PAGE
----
Perceptual and physiological heat strain: Examination in firefighters in laboratory- and field-based studies

S. J. Petruzzello, J. I. Gapin, E. Snook, D. L. Smith

Research output: Contribution to journalArticlepeer-review


Firefighting demands performing heavy muscular work under adverse and potentially dangerous conditions. Although the physiological and psychological responses to simulated firefighting activities have been described, the heat strain has not been characterised using standardised indices of exercise-heat strain. The purpose of the study is to describe the physiological and perceptual strain associated with working in personal protective equipment and performing simulated firefighting activities in a hot environment using recently developed strain indices (Physiological Strain Index (PhSI); Perceptual Strain Index (PeSI)). Data from two previously published studies (Smith et al. 1995, 2001) - one a laboratory-based study and one a field-based study - were re-analysed incorporating the strain indices. The laboratory study involved walking on a treadmill for 15 min while wearing three different clothing and equipment configurations. The field study involved three trials of standardised firefighting tasks in a live-fire training structure (mean trial length = 5.76 min). Heart rate, rectal temperature, thermal sensations and ratings of perceived exertion were collected in each study. PhSI and PeSI values were calculated using the formulae developed by Moran et al. (1998b) and Tikuisis et al. (2002), respectively. PhSI and PeSI increased significantly over time in both studies. Even relatively brief bouts of exercise while wearing heavy impermeable clothing or simulated firefighting activity in the heat results in moderate to high levels of heat strain as assessed by PhSI and PeSI.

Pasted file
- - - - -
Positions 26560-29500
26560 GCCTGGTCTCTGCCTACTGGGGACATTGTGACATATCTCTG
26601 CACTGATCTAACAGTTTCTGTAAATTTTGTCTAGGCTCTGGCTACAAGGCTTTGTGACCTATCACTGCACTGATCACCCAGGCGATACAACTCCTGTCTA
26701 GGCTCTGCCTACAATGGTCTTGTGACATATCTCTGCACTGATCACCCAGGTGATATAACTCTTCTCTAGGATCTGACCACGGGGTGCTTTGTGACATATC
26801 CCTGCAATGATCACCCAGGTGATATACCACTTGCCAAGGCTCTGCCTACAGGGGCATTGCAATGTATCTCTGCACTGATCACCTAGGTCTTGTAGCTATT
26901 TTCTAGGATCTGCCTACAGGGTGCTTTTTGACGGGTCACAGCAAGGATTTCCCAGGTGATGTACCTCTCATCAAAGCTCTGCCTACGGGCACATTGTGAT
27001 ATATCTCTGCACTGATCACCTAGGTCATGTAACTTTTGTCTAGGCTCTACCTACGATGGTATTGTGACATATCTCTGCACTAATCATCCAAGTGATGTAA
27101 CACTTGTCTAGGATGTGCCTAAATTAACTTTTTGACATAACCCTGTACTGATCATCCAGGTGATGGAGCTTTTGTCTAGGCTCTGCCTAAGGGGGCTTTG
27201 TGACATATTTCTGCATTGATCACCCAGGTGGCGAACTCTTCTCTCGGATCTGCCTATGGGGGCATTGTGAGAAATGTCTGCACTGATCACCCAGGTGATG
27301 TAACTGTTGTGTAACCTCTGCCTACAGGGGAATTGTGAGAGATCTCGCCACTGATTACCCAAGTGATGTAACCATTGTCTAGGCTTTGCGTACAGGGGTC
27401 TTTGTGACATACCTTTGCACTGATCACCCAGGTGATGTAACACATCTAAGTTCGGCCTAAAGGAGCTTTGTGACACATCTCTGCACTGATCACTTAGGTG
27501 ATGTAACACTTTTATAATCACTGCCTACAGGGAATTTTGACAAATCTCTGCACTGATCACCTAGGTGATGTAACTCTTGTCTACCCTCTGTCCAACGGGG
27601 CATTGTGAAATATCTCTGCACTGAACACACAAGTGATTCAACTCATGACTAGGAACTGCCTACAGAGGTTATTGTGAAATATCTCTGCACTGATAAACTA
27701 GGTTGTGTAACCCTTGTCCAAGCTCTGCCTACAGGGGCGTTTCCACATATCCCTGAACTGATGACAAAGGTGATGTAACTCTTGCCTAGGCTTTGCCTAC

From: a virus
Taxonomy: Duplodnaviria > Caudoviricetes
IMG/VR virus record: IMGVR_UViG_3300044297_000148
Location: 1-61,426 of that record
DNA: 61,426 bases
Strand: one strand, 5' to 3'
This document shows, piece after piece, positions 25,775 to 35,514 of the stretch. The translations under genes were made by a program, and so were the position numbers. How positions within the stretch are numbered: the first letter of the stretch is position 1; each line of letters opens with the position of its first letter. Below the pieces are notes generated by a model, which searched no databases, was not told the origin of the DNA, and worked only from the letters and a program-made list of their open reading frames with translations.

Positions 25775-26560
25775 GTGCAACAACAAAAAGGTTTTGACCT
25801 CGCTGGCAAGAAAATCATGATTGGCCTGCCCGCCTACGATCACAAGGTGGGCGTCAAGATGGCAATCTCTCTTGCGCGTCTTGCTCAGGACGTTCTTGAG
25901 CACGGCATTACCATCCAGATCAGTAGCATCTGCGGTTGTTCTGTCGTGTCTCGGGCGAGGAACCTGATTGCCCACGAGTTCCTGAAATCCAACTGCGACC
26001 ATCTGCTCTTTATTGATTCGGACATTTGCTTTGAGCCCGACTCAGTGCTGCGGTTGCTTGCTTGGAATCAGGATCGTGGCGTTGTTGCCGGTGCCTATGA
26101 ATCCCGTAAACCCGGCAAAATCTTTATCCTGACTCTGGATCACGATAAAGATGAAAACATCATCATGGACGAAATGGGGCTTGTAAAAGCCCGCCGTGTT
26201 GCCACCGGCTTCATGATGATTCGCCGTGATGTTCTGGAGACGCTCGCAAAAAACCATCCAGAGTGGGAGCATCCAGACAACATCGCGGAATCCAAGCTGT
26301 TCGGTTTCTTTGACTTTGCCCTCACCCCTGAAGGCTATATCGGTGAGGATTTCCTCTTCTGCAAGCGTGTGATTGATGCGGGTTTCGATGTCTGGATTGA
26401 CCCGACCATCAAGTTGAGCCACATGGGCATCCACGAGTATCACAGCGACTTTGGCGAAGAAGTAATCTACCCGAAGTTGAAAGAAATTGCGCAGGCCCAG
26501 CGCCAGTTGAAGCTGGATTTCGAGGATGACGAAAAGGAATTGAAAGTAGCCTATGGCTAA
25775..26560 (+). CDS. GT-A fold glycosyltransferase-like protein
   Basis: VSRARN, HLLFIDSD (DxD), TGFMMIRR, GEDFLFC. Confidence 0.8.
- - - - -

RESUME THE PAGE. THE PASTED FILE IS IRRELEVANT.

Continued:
Original languageEnglish (US)
Pages (from-to)747-754
Number of pages8
Issue number6
StatePublished - 2009


  • Firefighting
  • Personal protective equipment
  • Physiological strain index
  • Psychological strain index

ASJC Scopus subject areas

  • Human Factors and Ergonomics
  • Physical Therapy, Sports Therapy and Rehabilitation


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